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The Twentieth Amendment and Lame-Duck Sessions

Gerard Magliocca

Gerard N. Magliocca is the Samuel R. Rosen Professor at the Indiana University Robert H. McKinney School of Law. Professor Magliocca is the author of three books and over twenty articles on constitutional law and intellectual property. He received his undergraduate degree from Stanford, his law degree from Yale, and joined the faculty after two years as an attorney at Covington and Burling and one year as a law clerk for Judge Guido Calabresi on the United States Court of Appeals for the Second Circuit. Professor Magliocca has received the Best New Professor Award and the Black Cane (Most Outstanding Professor) from the student body, and in 2008 held the Fulbright-Dow Distinguished Research Chair of the Roosevelt Study Center in Middelburg, The Netherlands. He was elected to the American Law Institute (ALI) in 2013.

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3 Responses

  1. Actually, there is a very good argument that the 20th Amendment was not originally expected, intended, or meant, to abolish all lame-duck lawmaking. Rather, it was meant to abolish the lame duck session of Congress– i.e., the second congressional session of each Congress, which didn’t even begin until the lame-duck period.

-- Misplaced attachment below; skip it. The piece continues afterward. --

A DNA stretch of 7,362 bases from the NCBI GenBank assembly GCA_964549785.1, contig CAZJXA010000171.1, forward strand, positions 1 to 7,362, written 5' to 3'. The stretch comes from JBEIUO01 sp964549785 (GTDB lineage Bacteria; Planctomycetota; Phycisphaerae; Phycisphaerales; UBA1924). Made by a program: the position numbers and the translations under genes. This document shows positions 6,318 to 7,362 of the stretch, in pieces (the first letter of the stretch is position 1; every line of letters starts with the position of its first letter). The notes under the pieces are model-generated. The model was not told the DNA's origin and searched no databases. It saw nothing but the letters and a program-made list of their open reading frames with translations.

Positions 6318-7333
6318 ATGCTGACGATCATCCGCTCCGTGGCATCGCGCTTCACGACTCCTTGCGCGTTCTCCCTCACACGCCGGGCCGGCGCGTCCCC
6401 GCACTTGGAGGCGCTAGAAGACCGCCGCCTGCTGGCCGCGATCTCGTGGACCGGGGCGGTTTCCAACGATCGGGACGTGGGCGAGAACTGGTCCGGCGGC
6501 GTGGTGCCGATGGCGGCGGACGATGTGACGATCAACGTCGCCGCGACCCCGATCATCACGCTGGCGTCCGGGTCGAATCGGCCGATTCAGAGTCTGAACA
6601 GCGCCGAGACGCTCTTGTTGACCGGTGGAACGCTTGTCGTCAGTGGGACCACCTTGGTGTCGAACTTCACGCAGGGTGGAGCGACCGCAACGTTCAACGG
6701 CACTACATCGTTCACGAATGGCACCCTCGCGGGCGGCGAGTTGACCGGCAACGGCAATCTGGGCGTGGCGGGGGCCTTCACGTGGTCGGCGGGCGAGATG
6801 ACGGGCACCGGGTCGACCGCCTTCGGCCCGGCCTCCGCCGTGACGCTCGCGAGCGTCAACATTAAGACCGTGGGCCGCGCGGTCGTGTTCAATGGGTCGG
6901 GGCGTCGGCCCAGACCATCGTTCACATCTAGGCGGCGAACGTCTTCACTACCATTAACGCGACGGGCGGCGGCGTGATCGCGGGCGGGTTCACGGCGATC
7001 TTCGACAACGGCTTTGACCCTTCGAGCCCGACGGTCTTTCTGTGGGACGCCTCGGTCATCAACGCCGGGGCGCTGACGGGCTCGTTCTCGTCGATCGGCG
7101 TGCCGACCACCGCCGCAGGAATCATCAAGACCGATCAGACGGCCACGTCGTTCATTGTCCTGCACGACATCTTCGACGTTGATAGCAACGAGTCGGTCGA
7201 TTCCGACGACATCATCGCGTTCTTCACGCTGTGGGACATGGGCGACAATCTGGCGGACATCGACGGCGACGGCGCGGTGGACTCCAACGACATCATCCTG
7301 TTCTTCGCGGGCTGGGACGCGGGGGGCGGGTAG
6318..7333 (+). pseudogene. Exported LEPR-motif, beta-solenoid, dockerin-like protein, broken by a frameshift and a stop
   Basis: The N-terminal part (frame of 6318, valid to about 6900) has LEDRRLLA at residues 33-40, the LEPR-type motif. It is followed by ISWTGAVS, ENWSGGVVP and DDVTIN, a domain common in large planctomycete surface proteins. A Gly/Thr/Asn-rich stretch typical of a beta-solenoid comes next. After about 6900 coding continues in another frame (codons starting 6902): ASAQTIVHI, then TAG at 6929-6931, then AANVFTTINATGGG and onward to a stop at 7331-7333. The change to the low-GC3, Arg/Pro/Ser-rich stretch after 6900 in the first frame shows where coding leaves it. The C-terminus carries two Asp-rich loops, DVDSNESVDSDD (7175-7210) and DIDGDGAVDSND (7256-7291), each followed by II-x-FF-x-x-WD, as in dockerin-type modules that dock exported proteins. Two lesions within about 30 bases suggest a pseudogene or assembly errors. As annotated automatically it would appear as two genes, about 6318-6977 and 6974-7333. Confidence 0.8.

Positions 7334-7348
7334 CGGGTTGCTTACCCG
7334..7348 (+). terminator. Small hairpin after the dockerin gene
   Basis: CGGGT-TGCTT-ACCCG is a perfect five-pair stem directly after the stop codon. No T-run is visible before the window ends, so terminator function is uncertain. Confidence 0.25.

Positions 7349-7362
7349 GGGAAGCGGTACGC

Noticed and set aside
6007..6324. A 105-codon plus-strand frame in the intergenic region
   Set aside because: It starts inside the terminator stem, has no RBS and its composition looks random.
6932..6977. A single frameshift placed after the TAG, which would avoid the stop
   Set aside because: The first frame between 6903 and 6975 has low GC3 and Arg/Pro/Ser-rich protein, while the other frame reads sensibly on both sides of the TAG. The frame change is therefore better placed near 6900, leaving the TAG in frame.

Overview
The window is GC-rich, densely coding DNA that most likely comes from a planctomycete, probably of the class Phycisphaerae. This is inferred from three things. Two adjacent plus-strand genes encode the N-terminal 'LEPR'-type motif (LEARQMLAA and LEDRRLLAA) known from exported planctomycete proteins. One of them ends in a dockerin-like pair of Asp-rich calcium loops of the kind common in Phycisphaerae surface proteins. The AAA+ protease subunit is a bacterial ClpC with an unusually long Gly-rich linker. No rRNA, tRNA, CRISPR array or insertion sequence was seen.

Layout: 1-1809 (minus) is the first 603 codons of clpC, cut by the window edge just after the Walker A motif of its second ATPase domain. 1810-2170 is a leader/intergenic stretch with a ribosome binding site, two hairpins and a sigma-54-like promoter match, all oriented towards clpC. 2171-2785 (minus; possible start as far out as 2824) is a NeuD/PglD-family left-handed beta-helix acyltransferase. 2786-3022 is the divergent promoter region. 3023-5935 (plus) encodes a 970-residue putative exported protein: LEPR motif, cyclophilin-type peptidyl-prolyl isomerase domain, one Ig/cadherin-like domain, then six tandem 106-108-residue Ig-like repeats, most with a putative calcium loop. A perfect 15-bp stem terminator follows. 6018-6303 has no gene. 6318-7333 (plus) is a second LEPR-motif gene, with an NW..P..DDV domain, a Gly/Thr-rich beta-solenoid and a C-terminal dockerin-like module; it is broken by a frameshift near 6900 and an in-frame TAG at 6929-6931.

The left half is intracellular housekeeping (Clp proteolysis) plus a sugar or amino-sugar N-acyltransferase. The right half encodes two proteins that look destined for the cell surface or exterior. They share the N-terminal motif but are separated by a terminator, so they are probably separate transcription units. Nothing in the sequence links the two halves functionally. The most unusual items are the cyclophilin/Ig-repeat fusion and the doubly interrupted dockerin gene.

Recall that before the Twentieth Amendment, the default date for the start of the Congressional session was “the first Monday in December.” We may assume that the 20th Amendment was meant to do something much broader– and solve a modern problem– because we forget how wacky the old problem was.

    Edward Larson from Pepperdine has an excellent article on all of this history coming out soon in the Utah Law Review.

  2. Rich Rostrom says:

    Mr. Baude has a good point.

    But we should also recall that the general election of all Representatives and Senator on November 2-8 of even numbered years was not established till fairly late in our history. Many states elected Representatives in odd numbered years – after the previous session of Congress ended, and before the new Congress’s first session.

    Until the 17th Amendment, Senators were elected whenever state legislators got around to it. It’s not clear when the legislature could elect a Senator for the next term. (That may have led to some lively disputes between lame-duck legislatures and their successors.) In many cases the election was not made till after the old session was over.

    So the lame-duckedness of those Congressional sessions was not so clear as it became later.

  3. Brett Bellmore says:

    Why not just amend the Constitution again, to clearly prohibit lame duck sessions? Granted, Congress won’t do that. But a convention might.

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